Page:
It’s no secret that I like figs. So, a few months ago, when my aunt asked for a recipe for fig baklava, I was more than up for the challenge. Baklava is a pretty popular dessert in Macedonia, but without a strong cup of Turkish coffee to cut through all that sherbet (sugar syrup) I find it to be unbearably sweet. I will never forget the first time I watched my mother-in-law make it. After carefully layering finely chopped pistachios between seemingly hundreds of sheets of paper thin phyllo, I waited eagerly for the baklava to come out of the oven. Just as we were about to take it out, I watched her pour 1 kilo of sugar (an entire kilo!!!) into a sauce pan with a bit of water to start making the sherbet. An entire kilo! No wonder baklava can make your throat burn from all that sweetness! My aim with this recipe was to give my aunt a way to incorporate some of her delicious homemade fig jam without overwhelming the baklava with sugar. All that to say, this is not a traditional recipe for baklava, but it is a delicious one!
Baklava is actually more diverse than you might think. Besides swapping in various kinds of nuts–walnuts, almonds, pistachios–my mother-in-law makes a pretty mean version that’s filled with chocolate! I have also been impressed with baklava infused with rosewater or lemon. This is the first time I have ever tried making baklava with any kind of fruit preserves.
Since I wanted to include a bit of fig jam in this baklava, I knew that the main challenge would be to avoid overwhelming the inside of the baklava with sweetness while maintaining the characteristic texture of all those layers of phyllo. I settled on a thin layer of jam at the bottom, and an additional thin layer in the middle. Instead of using a kilo of sugary syrup on top, I used 3/4 cup honey mixed with a little water. The jam alone probably would have been enough for sweetness, but without some kind of syrup poured over the top, you can’t even come close to achieving that traditional baklava texture.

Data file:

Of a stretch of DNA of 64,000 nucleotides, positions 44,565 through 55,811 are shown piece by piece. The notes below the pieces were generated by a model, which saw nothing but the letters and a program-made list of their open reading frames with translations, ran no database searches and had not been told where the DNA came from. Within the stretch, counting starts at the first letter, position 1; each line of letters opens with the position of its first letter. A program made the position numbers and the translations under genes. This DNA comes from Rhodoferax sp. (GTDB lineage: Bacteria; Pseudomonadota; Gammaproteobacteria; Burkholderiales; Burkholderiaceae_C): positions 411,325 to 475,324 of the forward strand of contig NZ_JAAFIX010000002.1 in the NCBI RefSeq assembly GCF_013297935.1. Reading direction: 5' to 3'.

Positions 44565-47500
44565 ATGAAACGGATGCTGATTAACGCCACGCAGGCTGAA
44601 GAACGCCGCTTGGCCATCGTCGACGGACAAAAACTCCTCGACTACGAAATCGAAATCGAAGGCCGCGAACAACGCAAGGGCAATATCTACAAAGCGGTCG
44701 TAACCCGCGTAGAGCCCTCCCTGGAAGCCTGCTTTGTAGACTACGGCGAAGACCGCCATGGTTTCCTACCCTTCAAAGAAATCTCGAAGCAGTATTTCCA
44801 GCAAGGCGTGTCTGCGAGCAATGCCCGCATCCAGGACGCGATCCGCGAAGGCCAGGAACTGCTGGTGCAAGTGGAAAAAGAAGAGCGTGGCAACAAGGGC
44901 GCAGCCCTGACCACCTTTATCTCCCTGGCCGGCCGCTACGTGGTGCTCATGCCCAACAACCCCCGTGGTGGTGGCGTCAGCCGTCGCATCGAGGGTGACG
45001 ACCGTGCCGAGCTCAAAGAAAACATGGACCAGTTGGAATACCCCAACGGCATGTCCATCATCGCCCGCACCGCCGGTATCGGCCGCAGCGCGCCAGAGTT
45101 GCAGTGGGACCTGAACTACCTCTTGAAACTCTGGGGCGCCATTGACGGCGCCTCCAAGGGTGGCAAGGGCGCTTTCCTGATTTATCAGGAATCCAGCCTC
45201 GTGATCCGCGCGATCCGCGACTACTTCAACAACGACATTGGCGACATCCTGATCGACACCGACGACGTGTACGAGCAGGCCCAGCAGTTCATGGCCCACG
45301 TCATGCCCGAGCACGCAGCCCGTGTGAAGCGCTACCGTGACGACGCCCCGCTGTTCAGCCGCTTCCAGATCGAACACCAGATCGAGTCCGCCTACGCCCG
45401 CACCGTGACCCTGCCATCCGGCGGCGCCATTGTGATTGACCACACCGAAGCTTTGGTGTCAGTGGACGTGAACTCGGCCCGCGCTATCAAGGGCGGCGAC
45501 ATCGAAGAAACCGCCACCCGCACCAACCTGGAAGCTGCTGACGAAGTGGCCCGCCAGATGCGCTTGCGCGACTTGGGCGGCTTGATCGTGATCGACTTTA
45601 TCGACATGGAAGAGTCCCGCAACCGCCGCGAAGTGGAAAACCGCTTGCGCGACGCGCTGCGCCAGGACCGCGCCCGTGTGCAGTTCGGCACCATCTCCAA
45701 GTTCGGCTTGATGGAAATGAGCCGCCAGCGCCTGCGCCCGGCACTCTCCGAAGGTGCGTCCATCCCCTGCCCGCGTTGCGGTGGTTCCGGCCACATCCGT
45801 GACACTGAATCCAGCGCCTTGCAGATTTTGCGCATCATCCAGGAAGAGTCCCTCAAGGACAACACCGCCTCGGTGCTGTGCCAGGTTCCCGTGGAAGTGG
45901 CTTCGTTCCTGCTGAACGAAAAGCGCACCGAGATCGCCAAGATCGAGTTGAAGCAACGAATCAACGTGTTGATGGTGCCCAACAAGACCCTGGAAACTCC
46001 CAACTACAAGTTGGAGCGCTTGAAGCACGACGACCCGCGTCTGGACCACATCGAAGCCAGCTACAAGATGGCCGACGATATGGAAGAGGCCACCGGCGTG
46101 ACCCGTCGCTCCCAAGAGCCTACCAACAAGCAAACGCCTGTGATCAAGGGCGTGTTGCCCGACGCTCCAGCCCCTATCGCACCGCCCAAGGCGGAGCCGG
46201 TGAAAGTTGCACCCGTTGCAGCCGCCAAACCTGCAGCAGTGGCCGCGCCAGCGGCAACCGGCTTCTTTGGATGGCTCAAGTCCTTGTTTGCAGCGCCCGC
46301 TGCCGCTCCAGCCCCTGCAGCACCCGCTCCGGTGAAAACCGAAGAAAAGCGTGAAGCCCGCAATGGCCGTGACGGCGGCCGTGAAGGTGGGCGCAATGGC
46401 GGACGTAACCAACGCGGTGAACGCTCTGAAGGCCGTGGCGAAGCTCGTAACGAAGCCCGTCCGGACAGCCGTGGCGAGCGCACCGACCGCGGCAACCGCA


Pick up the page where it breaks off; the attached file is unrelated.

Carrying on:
Baklava is actually really simple to make. There are really no secrets or even tips, except maybe to remember that the goal is a lot of thin layers, so go easy on the nuts.
- 1 package phyllo dough
- 1 cup almonds (finely chopped)
- 1 cup pecans (finely chopped)
- 1 teaspoon cinnamon
- 1/2 teaspoon cardamom
- 1 pinch of kosher salt
- 1/2 cup fig jam
- 1/2 cup butter (melted)
- 3/4 cup honey
- 1/2 cup water
- Preheat oven to 350 degrees fahrenheit.
- Lightly grease a baking pan with a little bit of the melted butter. (I used a 9×12 pan, but try to use whatever you have that is the closest to the size of your sheets of phyllo dough).
- Combine finely chopped almonds and pecans in a small bowl with the cinnamon, cardamom, and salt.
- In a small bowl, heat 1/2 cup of fig jam in the microwave for about 30 seconds. The goal is to get the jam nice and spreadable, not for it to be hot.
- If the sheets of phyllo dough are way bigger than your pan, use a sharp knife to trim them to the right size (if they’re just an inch or two too big, don’t worry about it.)
- Ok! Now we’re ready! Take two sheets of phyllo dough and put them in the bottom of the pan. Using a pastry brush, lightly brush the top layer with butter. The goal here is not to coat the phyllo dough, so use a light hand. Place two more sheets of phyllo dough in the pan.
- Spread a very thin layer of fig jam over the phyllo dough. Sprinkle with a few tablespoons of the nut mixture.
- Add two more sheets of phyllo, brush with butter, ad a few tablespoons of nuts. Repeat this four more times before adding another layer of fig jam. Then, keep adding phyllo and nut layers until you run out. End with three layers of phyllo on top.
- Brush the top layer with the remaining butter and cut into diamonds.
- Bake for about 45 minutes, until the top is golden brown.
- Meanwhile, in a small sauce pan, bring 3/4 cup honey and 1/2 cup water to a boil. Cook for 1 minute, stirring constantly. Remove from heat and set aside.
- Remove baklava from oven and evenly pour the honey mixture over the top. Let cool completely before serving.